His suggestion was rejected, however, by officials from both the ruling and opposition parties.
CPP spokesman Sok Eysan told RFA there is nothing controversial about relations between Cambodia and Vietnam, and slammed the opposition for calling Hun Sen’s administration a Vietnamese puppet government.
“If the government worked for Vietnam’s interests, it would not have delayed demarcation of the [controversial] border line up to this point,” he said.
“There have also been a lot of standoffs [between the two countries on the border issue]. So this shows the government will not allow Cambodia to be a subordinate state to any country.”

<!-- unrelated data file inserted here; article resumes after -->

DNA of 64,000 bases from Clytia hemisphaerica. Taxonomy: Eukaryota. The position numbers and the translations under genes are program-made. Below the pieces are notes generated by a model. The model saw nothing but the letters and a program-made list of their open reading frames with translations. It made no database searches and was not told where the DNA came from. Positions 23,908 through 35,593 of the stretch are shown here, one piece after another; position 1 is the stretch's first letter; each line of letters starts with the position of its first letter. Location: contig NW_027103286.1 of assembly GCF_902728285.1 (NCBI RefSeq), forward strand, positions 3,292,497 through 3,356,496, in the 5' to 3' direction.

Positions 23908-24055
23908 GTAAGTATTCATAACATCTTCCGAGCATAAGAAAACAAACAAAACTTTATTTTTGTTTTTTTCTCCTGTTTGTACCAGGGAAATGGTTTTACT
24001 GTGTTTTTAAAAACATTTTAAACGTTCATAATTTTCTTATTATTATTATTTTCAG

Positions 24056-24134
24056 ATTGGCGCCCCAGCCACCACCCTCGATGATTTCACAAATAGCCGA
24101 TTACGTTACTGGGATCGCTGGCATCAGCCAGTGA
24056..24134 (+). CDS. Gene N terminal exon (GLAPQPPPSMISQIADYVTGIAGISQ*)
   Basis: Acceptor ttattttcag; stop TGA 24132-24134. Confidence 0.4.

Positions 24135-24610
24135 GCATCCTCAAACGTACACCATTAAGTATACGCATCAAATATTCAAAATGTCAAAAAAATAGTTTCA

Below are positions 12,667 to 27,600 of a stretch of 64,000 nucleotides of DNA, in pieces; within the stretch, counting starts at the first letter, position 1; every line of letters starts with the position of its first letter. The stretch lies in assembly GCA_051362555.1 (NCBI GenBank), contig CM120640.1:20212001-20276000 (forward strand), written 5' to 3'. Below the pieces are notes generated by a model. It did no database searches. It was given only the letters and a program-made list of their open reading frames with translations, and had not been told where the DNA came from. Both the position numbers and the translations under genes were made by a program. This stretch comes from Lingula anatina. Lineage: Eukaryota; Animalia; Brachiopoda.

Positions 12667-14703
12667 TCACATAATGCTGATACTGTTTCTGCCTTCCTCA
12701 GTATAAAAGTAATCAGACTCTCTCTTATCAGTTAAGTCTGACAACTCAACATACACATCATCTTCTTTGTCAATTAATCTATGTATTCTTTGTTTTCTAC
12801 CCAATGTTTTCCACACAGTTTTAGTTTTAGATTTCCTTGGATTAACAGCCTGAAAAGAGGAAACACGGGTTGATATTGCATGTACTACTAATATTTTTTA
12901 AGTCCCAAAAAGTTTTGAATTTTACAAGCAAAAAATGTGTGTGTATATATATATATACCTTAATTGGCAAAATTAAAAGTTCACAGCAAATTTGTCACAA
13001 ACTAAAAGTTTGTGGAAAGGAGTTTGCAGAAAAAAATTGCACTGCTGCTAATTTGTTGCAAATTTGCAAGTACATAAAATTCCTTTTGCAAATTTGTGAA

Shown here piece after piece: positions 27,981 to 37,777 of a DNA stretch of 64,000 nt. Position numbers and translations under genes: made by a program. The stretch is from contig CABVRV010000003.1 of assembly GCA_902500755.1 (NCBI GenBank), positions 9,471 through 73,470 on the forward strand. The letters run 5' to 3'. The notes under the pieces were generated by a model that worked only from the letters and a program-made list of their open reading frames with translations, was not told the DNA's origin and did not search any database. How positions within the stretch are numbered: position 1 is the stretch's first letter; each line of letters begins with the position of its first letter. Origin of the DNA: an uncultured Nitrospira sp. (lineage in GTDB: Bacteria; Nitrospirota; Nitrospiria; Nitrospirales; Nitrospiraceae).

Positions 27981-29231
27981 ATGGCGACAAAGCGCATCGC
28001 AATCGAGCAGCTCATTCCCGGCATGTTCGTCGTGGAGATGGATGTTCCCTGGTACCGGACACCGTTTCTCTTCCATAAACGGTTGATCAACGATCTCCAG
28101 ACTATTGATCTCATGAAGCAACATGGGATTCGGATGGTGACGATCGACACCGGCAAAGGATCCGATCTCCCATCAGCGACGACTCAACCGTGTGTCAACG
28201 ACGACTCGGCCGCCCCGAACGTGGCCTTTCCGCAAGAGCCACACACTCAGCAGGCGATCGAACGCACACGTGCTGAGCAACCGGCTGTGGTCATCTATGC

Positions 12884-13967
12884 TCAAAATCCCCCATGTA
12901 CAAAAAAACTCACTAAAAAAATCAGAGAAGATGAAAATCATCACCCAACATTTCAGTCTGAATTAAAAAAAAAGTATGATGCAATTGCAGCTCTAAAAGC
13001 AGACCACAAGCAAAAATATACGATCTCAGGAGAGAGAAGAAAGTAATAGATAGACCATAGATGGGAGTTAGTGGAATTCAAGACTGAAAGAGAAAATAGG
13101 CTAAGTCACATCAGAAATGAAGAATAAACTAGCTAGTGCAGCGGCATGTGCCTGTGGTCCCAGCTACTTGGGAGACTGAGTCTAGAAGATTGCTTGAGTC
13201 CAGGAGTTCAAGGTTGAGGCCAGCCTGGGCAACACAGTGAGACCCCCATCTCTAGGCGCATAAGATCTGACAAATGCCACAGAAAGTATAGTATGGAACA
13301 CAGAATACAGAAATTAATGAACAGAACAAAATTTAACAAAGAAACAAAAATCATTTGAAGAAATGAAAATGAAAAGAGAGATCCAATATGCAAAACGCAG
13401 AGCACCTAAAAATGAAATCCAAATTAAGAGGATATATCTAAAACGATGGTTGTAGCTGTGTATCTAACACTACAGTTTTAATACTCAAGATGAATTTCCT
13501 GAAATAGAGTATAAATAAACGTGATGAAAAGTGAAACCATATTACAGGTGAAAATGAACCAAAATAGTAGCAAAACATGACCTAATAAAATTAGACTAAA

Pol Ham, acting chief of the CNRP in Sam Rainsy and Kem Sokha’s absence claimed he had not seen Ou Virak’s letter, but said the opposition had a right to criticize the government’s current approach to relations with Vietnam.
“[Cambodia’s] international relationship [priority] with its neighbors is to make sure we have good relations and mutual respects [between countries] and no one country would take advantage of the other,” he said.
In July, Cambodia requested maps from France, the United States and the United Kingdom to verify its border demarcations, following accusations by the CNRP alleging that Hun Sen’s government had ceded land to Vietnam at various spots along the border, based on its own set of incorrect charts.
Cambodian activists claim that Vietnamese authorities and villagers have threatened to “kill them” on several occasions while they monitored suspected encroachment in disputed areas along the border, which spans some 1,270 kilometers (789 miles) between the two countries.
Other issues, such as a perceived increase in Vietnamese immigration to Cambodia, have also made many Cambodians wary of Vietnam’s influence over their country’s affairs.